You know why high-value inheritance disputes happen: Everyone wants their cut. The house is worth $750,000, for instance, so every sibling wants a piece. Or the bank account has $500,000, and every relative is thinking of how to spend his or her portion. Things can get very complicated when an estate is over $1 million, especially if the heirs don't have nearly that much to their name.
However, you and your heirs are in a dispute, and you can't figure out where you've gone wrong. The items in question aren't even worth much. Why does everyone feel so passionately about them?
It's because some things go beyond money
For instance, one man told a story about his wife splitting up her parents' assets. At the heart of the dispute was an Encyclopedia Britannica set. It was old, it was beautiful, and his wife wanted it. She didn't want to read it. The set was outdated. But she still wanted it.
She didn't get it. The set went to her brother, who put it on a shelf and never touched it. The man said it took years for them to get past it and set aside their differences.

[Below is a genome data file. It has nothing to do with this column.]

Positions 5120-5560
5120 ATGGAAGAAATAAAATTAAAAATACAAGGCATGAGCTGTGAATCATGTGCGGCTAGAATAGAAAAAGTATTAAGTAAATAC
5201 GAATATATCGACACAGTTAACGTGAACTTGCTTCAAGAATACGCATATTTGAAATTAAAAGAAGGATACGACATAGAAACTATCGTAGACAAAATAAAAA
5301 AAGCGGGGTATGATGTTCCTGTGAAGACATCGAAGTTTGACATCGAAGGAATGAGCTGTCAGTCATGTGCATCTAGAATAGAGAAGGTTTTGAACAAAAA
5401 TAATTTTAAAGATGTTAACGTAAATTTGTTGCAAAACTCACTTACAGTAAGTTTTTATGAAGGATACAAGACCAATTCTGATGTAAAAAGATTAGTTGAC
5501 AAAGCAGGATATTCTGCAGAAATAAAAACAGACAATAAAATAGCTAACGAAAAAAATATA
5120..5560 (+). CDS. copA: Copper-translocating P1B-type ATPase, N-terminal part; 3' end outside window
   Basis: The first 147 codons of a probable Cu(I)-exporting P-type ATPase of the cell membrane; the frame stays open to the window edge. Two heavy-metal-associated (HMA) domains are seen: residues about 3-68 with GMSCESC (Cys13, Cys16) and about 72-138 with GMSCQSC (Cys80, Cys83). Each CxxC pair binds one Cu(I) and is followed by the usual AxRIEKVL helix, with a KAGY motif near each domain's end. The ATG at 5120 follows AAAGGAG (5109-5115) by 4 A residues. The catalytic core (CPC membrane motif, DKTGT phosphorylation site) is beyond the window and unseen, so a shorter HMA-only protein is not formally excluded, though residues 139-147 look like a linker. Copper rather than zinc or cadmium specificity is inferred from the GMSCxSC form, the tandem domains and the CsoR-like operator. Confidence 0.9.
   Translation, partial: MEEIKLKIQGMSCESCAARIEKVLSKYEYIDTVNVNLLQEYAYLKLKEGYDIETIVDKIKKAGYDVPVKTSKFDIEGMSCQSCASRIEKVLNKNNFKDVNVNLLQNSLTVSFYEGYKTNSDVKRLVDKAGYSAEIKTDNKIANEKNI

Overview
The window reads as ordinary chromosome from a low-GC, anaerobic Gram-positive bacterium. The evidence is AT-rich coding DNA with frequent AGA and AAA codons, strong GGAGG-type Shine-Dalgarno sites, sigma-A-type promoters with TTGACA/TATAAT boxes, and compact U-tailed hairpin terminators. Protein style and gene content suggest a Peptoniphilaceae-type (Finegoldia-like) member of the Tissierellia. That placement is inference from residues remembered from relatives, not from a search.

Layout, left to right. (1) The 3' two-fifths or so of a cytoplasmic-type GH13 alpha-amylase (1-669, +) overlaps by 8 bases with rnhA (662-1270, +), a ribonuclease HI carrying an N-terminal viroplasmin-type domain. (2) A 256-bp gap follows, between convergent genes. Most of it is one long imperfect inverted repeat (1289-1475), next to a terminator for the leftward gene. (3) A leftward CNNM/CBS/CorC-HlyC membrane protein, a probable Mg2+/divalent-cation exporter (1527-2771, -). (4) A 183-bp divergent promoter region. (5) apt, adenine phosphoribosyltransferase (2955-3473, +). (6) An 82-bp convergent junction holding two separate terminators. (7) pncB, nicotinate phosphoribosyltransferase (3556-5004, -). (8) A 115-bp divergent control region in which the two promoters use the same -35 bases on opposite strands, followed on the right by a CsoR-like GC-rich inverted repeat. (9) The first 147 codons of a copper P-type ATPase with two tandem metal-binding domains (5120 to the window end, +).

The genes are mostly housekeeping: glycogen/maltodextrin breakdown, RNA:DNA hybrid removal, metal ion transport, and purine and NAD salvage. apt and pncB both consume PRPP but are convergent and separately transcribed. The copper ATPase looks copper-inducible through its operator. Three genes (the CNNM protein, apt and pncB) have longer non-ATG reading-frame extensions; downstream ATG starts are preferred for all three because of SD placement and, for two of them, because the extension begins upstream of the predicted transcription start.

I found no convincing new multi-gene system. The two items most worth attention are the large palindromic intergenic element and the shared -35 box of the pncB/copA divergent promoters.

There's no value there, or at least not much. The Encyclopedia Britannica is very common. She certainly could have bought her own. Plus, she also did not want to read it. She would have put it on a shelf just like her brother did.
But it was more than money. She felt emotionally connected. She associated that set with her parents -- with their house and their lives. Sentimentally, she wanted it because it would tie her to those memories.
Often, people see these things as more important than financial assets. If you're doing well for yourself, you can probably buy anything you want. You don't need your dad's car or your mom's art collection. You have your own stuff. You have your own retirement fund.
You can't buy items that have that emotional connection
Sure, the man's wife could have gone on the Internet and used her phone to buy her own Encyclopedia Britannica set in about 10 seconds. It has never been easier. But it wouldn't have been the same. She didn't want any set. She wanted that set, the one her parents owned.
In the entire world, there's only one set that fits that description. Forget the technical value of the books. They're truly unique, and nothing can put a value on that.
Certainly, many estate disputes do involve money. However, it's important to remember that these cases are often far more complex than financial gain. From a legal standpoint, this makes it all very complicated and it's important for people to know their rights while considering a will or an estate plan. Every case is different and deserves more than a cookie-cutter approach.